Dashboard Connector definition

Mandatory components: links to each Dashboard in a Dashboard Suite
Optional components: None
Stacking size: 3

Dashboard Connector description

The Dashboard Connector allows users with access to two or more Dashboards within a Dashboard Suite to move quickly and directly amongst all the Dashboards they may access, without passing through multiple log-in or authentication interfaces. Dashboard Connectors typically appear on every Page of a Dashboard, though this is not required. The individual links in a Dashboard Connector often point to the Homepage for each listed Dashboard. A less-common linking behavior for Dashboard Connectors is to connect to the last visited Page in each linked Dashboard or to a default Page of the users choosing that is stored as a personalization preference. For administrators and maintenance staff, Dashboard Connectors can offer the same quick and direct access to the separate administrative areas of each Dashboard in a Suite.

Example Rendering:

dashboard_connector.jpg
Figure 22: Example Dashboard Connector

Rendering description

This rendering shows the Dashboard links appearing in the Dashboard Connector for the Business Intelligence Suite described above.

Crosswalk Connector definition

Mandatory components: recurring item (link origin), destination building block
Optional components: None
Stacking size: None

Crosswalk Connector description

A Crosswalk Connector is a direct navigation path between individual building blocks, regardless of origin and destination locations in the Dashboard structure. Crosswalk Connectors provide a hub and spoke style path from many locations to a single destination, rather than a uniquely occurring link between two blocks. Crosswalks often take the form of a recurring name, term, or object that consistently links to another single building block offering content related to the linked item.

Common examples of Crosswalk Connectors include:

  • product names linked to a summary Page or View of the identified product
  • topic terms linked to a news aggregator or RSS aggregator block that shows recent items related to that topic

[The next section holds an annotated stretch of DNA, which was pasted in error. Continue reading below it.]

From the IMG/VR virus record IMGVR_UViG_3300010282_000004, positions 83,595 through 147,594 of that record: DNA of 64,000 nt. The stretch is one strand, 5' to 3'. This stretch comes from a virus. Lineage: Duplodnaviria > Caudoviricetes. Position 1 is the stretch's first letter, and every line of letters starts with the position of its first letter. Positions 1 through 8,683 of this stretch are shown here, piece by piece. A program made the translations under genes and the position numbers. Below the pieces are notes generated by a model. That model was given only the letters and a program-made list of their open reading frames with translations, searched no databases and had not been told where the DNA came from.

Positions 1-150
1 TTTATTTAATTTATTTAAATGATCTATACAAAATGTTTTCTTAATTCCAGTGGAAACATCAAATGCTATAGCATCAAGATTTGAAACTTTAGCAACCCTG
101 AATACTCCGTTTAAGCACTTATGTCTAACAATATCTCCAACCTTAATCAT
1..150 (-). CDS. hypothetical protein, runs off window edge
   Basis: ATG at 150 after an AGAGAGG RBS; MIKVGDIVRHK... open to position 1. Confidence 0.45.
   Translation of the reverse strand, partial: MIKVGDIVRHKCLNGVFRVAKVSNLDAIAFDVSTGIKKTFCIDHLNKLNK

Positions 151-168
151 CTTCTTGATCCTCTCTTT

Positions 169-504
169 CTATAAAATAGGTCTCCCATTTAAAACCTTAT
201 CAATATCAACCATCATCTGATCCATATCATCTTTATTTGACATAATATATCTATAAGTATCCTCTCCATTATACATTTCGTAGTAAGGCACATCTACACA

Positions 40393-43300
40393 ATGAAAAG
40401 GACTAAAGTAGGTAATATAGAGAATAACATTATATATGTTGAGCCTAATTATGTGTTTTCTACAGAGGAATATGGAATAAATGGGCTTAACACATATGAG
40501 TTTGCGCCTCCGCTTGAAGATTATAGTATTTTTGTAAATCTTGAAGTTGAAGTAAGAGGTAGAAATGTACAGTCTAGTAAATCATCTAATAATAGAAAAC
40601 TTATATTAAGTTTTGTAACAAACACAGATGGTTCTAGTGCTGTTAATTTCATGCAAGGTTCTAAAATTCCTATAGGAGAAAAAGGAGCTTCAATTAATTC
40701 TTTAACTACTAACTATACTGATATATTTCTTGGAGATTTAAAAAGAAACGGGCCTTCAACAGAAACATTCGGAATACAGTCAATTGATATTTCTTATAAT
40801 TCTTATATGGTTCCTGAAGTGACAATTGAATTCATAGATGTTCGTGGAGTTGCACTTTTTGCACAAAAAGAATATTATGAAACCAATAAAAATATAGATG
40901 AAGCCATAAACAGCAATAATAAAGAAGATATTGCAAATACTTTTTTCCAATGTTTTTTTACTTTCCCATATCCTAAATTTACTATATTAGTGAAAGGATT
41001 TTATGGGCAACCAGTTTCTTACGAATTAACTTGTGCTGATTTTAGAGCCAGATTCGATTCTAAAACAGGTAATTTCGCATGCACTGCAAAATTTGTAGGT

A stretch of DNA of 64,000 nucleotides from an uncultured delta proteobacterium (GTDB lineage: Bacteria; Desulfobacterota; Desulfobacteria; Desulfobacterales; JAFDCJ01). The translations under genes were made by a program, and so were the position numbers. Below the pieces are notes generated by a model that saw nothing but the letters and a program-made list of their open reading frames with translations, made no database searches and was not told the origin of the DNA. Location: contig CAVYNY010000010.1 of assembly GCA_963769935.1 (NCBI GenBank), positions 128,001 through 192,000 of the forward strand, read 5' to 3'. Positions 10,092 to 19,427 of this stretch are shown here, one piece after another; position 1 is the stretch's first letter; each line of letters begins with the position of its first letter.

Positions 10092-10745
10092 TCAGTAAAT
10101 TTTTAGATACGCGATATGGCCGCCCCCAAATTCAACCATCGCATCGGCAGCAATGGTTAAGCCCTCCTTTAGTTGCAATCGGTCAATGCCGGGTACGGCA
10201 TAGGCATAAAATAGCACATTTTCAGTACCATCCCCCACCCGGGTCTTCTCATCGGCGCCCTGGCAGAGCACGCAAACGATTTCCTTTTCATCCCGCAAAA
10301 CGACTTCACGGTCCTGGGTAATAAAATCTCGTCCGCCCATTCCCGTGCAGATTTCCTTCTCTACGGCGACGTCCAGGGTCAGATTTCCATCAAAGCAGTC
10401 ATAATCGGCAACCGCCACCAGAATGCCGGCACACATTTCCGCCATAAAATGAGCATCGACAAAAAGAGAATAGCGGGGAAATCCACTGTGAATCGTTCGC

• competitor names linked to a profile snapshot or market intelligence block
  • market or product family names linked to sales performance blocks
  • colleague names linked to profile information blocks showing their role, responsibilities, and direct reports

Example rendering:

(click on image for larger view)
crosswalk_connector_small.jpg
Figure 23: Example Crosswalk Connector

Rendering description

This rendering shows all the appearances of a Crosswalk Connector that links the instances of a product name to a destination Page in the Products Section (S.3) titled “Product Focus” (S.3.2), in this case a Page offering detailed information and tools related to a single product.

Contextual Crosswalk definition

Mandatory components: linked term (recurring item), origin contexts associative relationship, destination building blocks
Optional components: None
Stacking size: None

Contextual Crosswalk description

Contextual Crosswalks allow dashboard architects to create a direct link between blocks that is sensitive to context, instead of simply point to point. Contextual Crosswalks typically link a recurring item, such as a product name, to a destination block that varies based on the location of the originating link within the Dashboard’s information architecture. With a Contextual Crosswalk, the destination block of each occurrence of the product name is determined by the location or context of the link within the Dashboard structure; that is, by relying on the users current location to offer insight into the things they are most interested in seeing.

For example, each occurrence of a product name throughout a Dashboard could link either to a block offering inventory information for that product, or to a block offering sales information for competing products. When the product name is located in the Supply Chain section of the Dashboard, it would connect to the inventory block: when the product name is located in the Sales section, the link would connect to the competitor sales block.